Monday, October 31, 2005

Iraq Coalition Casualty Count

Yesterday I was visiting the 'Magnum in Motion' website [one of my favorite sites] and the 'Bitter Fruit' essay got me thinking.

So I did a bit browsing around yesterday I found this website Iraq Coalition Casualty Count, which is a bit macabre.

Interestingly enough, there do not appear to be any figures regarding troop deployment so I had to do a bit more searching to find out what the casualty figures were as a proportion of soldiers.

Rough figures suggest that US military fatality figures are about 1.5% of the current deployed troops and UK fatality figures are around 1.2%. These do not take into account the periods in which the fatalities occured of the number of non fatal casualties.

I thought that this was quite a high percentage until I read an article in the Washington Post from last December

Ten percent of soldiers injured in Iraq have died from their war wounds, the lowest casualty fatality rate ever, thanks in large part to technological advances and the deployment of surgical SWAT teams at the front lines, an analysis to be published today has found - Ceci Connolly [Washington Post Staff Writer]
This suggests that about 15% of soldiers deployed have been injured, although this figure is probably very inaccurate due to the fact that the article was written nearly a year ago. The real figure is probably lower. This is I suppose significantly lower than previous wars where,

The rate had been 4.5 percent during World War II. In Korea, it would eventually reach a new low of 2.5 percent - Battle Casualties and Medical Statistics: U.S. Army Experience in the Korean War
These rates are cited from Frank A. Reister, Battle Casualties and Medical Statistics: U.S. Army Experience in the Korean War (Washington: Department of the Army, Office of the Surgeon General), pp. 15-16.

I still think that 2223 soldiers dying and 15,353 soldiers wounded plus around 30098 reported civilian casualties and who knows how many unreported civilian casualties is quite a high price to ensure that Americans can continue to pay next to nothing for petrol which will be consumed by their inefficient, environmentally unfriendly, gas guzzling vehicles.


Blogger Scurvy said...

Hey Jon, checked out your blog today. Much cooler than mine, only missing stories about bowel movements. Say, how can i post that Bush countdown clock on my blog?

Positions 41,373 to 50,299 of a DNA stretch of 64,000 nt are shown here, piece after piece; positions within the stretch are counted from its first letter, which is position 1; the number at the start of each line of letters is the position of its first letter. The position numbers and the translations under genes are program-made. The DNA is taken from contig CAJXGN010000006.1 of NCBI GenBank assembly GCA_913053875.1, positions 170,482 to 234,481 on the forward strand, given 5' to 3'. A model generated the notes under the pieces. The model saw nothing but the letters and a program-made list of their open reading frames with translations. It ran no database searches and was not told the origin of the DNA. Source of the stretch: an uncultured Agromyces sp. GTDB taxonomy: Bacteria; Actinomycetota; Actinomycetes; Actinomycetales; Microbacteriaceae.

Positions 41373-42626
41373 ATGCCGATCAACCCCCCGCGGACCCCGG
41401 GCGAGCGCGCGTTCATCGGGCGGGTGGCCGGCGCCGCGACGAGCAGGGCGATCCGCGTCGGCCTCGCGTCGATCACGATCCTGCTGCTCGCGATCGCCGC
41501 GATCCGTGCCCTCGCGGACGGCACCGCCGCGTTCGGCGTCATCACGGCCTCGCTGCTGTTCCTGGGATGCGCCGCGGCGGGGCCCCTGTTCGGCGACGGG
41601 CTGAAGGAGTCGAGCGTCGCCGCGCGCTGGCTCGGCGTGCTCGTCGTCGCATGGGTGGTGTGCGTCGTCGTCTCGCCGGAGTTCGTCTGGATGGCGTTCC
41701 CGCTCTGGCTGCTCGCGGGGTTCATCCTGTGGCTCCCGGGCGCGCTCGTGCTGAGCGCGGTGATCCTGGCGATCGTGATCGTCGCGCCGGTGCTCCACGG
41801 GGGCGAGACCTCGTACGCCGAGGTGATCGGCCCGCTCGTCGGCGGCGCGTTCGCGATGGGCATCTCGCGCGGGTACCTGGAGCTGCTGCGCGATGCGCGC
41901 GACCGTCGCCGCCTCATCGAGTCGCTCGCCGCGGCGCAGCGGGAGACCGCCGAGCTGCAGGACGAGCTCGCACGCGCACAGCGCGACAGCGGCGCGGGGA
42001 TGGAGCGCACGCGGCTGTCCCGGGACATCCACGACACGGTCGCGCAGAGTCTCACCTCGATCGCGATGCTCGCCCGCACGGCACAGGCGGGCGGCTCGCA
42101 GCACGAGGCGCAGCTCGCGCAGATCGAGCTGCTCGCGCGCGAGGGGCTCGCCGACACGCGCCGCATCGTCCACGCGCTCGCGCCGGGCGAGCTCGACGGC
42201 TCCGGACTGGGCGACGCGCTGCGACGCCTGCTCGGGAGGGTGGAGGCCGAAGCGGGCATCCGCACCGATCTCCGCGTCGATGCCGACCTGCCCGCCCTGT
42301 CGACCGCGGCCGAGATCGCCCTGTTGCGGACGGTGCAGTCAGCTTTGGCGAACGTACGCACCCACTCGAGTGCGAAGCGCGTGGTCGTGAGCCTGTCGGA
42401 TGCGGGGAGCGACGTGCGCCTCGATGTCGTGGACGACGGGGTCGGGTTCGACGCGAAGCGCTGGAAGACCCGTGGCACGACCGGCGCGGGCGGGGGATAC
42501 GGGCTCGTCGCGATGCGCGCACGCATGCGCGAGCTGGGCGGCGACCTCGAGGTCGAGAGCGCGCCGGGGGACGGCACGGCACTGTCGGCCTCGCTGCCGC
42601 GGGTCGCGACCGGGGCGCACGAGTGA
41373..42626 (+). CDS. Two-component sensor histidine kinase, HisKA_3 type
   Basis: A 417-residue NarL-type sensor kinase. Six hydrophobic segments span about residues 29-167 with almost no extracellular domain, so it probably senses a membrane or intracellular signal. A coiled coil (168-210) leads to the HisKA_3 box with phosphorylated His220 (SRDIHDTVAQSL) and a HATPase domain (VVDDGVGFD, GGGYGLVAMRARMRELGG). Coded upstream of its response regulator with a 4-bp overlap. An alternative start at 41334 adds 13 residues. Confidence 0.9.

2/11/05 18:36  
Blogger Jon said...

Hi Scurve,

Blogger's interface won't let you include JavaScript in the 'Edit Html' window, you can however use inline frames.

So I suggest that you copy the source from the file I have created for you here and the image here and save them in the space blogger provides and then use an iframe tag to display it on your blog.

You will need to update src location of the image in the file so that the image used points to the image on the server (or you can use another picture).

The iframe tag will look like <iframe src="the/location/of/your/file" frameborder="0" width="170" height="340" scrollong="no"></iframe>

If you run into any problems let me know and I'll see if I can make it easier for you.

2/11/05 19:56  
Blogger Scurvy said...

thanks Jon. Honestly, i'm not that smart when it comes to all that complicated stuff. I don't have a clue how to do 90% of the stuff you said to do, and to make things worse, all the computers here in Boliva are in spanish and I don't have a clue how to read much of it. However, i found a different countdown clock online that was easy to post on my blog and with your help, i copied the source file of yours into its url address and it actually worked. Check it out on my blog if you want, i managed to put it on my sidebar. I was gonna post the html of how i did it in this comment but blogger won't let me.

Thanks again for all your help

2/11/05 23:21  
Blogger Jon said...

That'll work so long as I don't accidentally delete the files on my server (won't happen) :)

Nice update about La Paz by the way. It is nice when you get to spend some time to really appreciate the people in the place you are visiting and what their lives are like. Much better than just visiting the tourist hotspots and seeing the sights on guided tours.

What's the preoccupation with seeing the inside of a South American prison though? Most people (including the inmates, especially the inmates) would be more than happy not to ever see the insides of one :)

Look forward to your next update. Happy Travels.

2/11/05 23:37  

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